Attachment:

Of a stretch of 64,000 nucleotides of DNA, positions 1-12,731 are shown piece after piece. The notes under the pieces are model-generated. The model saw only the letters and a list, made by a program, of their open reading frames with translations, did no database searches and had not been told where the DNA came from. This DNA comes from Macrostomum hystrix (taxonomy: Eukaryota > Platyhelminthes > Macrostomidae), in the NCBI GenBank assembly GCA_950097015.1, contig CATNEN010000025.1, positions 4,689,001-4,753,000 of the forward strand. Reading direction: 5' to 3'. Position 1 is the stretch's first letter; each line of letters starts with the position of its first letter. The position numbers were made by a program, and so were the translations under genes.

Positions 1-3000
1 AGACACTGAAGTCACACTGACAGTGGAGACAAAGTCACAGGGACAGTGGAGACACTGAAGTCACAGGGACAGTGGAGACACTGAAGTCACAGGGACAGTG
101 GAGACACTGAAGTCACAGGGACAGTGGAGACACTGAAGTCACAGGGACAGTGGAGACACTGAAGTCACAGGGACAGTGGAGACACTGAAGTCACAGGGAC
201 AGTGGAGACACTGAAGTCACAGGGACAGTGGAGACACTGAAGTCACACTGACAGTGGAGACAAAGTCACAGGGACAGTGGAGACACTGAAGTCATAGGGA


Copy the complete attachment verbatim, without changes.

Of a stretch of 64,000 nucleotides of DNA, positions 1-12,731 are shown piece after piece. The notes under the pieces are model-generated. The model saw only the letters and a list, made by a program, of their open reading frames with translations, did no database searches and had not been told where the DNA came from. This DNA comes from Macrostomum hystrix (taxonomy: Eukaryota > Platyhelminthes > Macrostomidae), in the NCBI GenBank assembly GCA_950097015.1, contig CATNEN010000025.1, positions 4,689,001-4,753,000 of the forward strand. Reading direction: 5' to 3'. Position 1 is the stretch's first letter; each line of letters starts with the position of its first letter. The position numbers were made by a program, and so were the translations under genes.

Positions 1-3000
1 AGACACTGAAGTCACACTGACAGTGGAGACAAAGTCACAGGGACAGTGGAGACACTGAAGTCACAGGGACAGTGGAGACACTGAAGTCACAGGGACAGTG
101 GAGACACTGAAGTCACAGGGACAGTGGAGACACTGAAGTCACAGGGACAGTGGAGACACTGAAGTCACAGGGACAGTGGAGACACTGAAGTCACAGGGAC
201 AGTGGAGACACTGAAGTCACAGGGACAGTGGAGACACTGAAGTCACACTGACAGTGGAGACAAAGTCACAGGGACAGTGGAGACACTGAAGTCATAGGGA